On November 2, 2021 Danbury will have its first newly elected Mayor in twenty years.

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Mark Boughton was elected Danbury Mayor ten times, and in the middle of the tenth term, Boughton stepped aside to accept a State appointment from CT Governor Ned Lamont. The President of the City Council at the time, Joe Cavo, took Boughton's place, as the city charter dictates.

When Cavo announced he would not seek the Mayor's office in November, it meant some new blood would take over City Hall, no matter what. Danbury has two major candidates, Republican Dean Esposito and Democrat Roberto Alves who've both been working feverishly to earn votes on the campaign trail.

Alves issued another plan to the media on Wednesday (10/6/21) via press release. It's title is Roberto Alves Plan to Support and Maintain Danbury Infrastructure, it reads as follows:

  • Strategically apply ARP funds to update our pipes, our drains, and broadband while working with state partners to obtain grants like the Urban Act Grant Program and the Community Connectivity Grant Program (CCGP) to proactively address our city’s walkability while becoming more bike-friendly, map tourism and cultural assets, and assess climate vulnerability -- including flooding

  • Make our roads more resilient, especially in flood-prone areas by upgrading stormwater drainage and storage systems, using permeable paving materials, and assessing road elevation

  • Work with the CT DOT to enter into Public-Private-Partnerships (P3s) to rebuild local transportation and connectivity

  • Lobby the state to complete the I-84 project in a timelier manner than the proposed 20+ year projection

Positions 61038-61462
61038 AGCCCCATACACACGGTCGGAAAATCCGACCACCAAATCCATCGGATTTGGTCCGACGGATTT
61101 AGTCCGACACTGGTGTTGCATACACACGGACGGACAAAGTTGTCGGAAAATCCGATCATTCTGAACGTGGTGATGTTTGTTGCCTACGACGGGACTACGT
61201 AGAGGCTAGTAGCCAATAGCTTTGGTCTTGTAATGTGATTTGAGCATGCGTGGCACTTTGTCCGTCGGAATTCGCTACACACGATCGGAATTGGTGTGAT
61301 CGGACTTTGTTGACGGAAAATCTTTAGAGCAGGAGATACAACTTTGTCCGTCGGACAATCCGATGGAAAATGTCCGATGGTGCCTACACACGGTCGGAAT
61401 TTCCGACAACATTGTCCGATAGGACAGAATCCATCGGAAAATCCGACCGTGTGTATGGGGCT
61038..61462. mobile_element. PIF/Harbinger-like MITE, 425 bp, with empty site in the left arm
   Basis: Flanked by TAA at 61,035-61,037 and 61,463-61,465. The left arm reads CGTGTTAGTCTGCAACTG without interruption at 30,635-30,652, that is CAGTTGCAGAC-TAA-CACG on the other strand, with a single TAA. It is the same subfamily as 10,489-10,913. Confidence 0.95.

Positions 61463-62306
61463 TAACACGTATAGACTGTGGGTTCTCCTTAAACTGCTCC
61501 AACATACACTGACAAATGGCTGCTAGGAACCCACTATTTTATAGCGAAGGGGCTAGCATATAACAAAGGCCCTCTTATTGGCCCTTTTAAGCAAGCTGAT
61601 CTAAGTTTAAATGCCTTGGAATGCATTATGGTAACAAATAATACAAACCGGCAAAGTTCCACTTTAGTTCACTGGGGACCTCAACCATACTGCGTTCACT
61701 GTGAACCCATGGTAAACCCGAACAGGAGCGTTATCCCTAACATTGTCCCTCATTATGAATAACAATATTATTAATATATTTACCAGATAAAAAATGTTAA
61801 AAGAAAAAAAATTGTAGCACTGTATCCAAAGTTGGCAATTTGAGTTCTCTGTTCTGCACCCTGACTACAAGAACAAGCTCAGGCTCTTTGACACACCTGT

• Utilize available grants, like the CCGP, to create accommodations for bicyclists and improve pedestrian accommodations to make them safer, which in turn would encourage more environmentally friendly modes of transportation

  • Commission a study to assess our city’s aging infrastructure, especially our underground water mains and pipes so we can get in front of routine water shutoffs, water main breaks, and service disruptions

  • Improve quality of life and promote health, exercise, community conservation, and development by addressing housing affordability, creating community spaces and multi-use destinations such as parks, outdoor fitness and calisthenic spaces, squares, and gardens, using a low-cost, high-impact approach

Alves added:

“The conditions of our roads and pipes, our transportation networks, our public spaces, and more affect not only our property values, but it affects our bottom line -- this is a quality of life issue. It’s going to take a thoughtful, creative, and cost-effective approach to address our city’s infrastructure needs, present, and future, and as Mayor, I’m not going to sit back and pave the same roads every few years and call it a job well done. I’m going to be proactive, and seek collaborative, creative solutions while keeping taxes low.”

44 Images From Inside the Haunting + Historic Old Jail in Danbury

Rich history and survival is the story of Danbury's Old Jail. It's historical significance in the Hat City is unquestionable, and many residents know some of the facts. What people may not know, is that it took great effort on the part of many Danbury residents to keep it protected. It's not a miracle that it stands today, it's a result of hard work and respect for the City's narrative. Here I share with you some of the facts that make the Old Jail special, the work it took to keep it intact and why I found the space haunting. 

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